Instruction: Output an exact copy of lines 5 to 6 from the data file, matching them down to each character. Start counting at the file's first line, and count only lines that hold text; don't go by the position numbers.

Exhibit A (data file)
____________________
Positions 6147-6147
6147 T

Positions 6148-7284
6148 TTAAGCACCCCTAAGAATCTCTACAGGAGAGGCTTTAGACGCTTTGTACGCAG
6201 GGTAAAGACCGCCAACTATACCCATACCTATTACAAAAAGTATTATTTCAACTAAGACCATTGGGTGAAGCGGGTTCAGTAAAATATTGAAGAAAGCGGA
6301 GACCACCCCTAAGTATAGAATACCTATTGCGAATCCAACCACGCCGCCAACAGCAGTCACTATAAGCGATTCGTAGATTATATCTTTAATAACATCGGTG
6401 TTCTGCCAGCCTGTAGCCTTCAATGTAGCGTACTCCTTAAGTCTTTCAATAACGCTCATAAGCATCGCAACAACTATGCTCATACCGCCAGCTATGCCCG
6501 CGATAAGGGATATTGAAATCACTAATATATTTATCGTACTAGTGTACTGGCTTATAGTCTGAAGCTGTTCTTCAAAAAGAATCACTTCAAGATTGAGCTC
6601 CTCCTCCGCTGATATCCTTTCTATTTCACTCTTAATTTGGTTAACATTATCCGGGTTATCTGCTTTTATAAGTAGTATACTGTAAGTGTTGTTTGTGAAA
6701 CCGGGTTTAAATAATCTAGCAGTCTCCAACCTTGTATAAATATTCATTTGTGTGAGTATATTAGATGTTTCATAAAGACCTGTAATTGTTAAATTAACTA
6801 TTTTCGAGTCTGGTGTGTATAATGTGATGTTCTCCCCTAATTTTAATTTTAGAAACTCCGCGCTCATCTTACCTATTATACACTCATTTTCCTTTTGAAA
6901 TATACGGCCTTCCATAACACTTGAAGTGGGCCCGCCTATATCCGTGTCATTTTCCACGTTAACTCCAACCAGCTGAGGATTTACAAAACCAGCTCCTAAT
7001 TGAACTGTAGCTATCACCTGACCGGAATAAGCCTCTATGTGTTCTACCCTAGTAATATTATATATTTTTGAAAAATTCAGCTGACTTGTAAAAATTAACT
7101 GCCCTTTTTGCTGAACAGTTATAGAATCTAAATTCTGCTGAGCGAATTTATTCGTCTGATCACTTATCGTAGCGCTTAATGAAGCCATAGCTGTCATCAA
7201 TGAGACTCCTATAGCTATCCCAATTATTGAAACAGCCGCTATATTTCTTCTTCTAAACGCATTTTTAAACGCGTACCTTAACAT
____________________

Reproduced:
6201 GGTAAAGACCGCCAACTATACCCATACCTATTACAAAAAGTATTATTTCAACTAAGACCATTGGGTGAAGCGGGTTCAGTAAAATATTGAAGAAAGCGGA
6301 GACCACCCCTAAGTATAGAATACCTATTGCGAATCCAACCACGCCGCCAACAGCAGTCACTATAAGCGATTCGTAGATTATATCTTTAATAACATCGGTG